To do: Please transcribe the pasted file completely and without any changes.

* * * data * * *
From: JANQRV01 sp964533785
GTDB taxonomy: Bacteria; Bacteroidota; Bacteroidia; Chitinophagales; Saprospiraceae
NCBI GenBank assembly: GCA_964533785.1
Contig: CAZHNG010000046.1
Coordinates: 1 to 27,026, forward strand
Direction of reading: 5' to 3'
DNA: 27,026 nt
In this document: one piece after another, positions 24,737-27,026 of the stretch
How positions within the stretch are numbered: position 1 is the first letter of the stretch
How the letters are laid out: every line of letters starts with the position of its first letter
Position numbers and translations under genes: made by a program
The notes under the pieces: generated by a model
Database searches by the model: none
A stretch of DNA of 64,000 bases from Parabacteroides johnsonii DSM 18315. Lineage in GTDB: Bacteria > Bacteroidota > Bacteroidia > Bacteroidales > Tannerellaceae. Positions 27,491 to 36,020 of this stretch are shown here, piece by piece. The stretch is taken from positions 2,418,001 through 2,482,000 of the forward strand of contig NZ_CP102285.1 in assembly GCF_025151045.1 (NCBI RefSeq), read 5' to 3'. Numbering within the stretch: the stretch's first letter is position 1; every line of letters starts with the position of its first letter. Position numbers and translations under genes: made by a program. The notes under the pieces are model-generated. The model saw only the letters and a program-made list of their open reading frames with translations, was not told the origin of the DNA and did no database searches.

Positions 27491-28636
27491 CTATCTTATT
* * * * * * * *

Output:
From: JANQRV01 sp964533785
GTDB taxonomy: Bacteria; Bacteroidota; Bacteroidia; Chitinophagales; Saprospiraceae
NCBI GenBank assembly: GCA_964533785.1
Contig: CAZHNG010000046.1
Coordinates: 1 to 27,026, forward strand
Direction of reading: 5' to 3'
DNA: 27,026 nt
In this document: one piece after another, positions 24,737-27,026 of the stretch
How positions within the stretch are numbered: position 1 is the first letter of the stretch
How the letters are laid out: every line of letters starts with the position of its first letter
Position numbers and translations under genes: made by a program
The notes under the pieces: generated by a model
Database searches by the model: none
A stretch of DNA of 64,000 bases from Parabacteroides johnsonii DSM 18315. Lineage in GTDB: Bacteria > Bacteroidota > Bacteroidia > Bacteroidales > Tannerellaceae. Positions 27,491 to 36,020 of this stretch are shown here, piece by piece. The stretch is taken from positions 2,418,001 through 2,482,000 of the forward strand of contig NZ_CP102285.1 in assembly GCF_025151045.1 (NCBI RefSeq), read 5' to 3'. Numbering within the stretch: the stretch's first letter is position 1; every line of letters starts with the position of its first letter. Position numbers and translations under genes: made by a program. The notes under the pieces are model-generated. The model saw only the letters and a program-made list of their open reading frames with translations, was not told the origin of the DNA and did no database searches.

Positions 27491-28636
27491 CTATCTTATT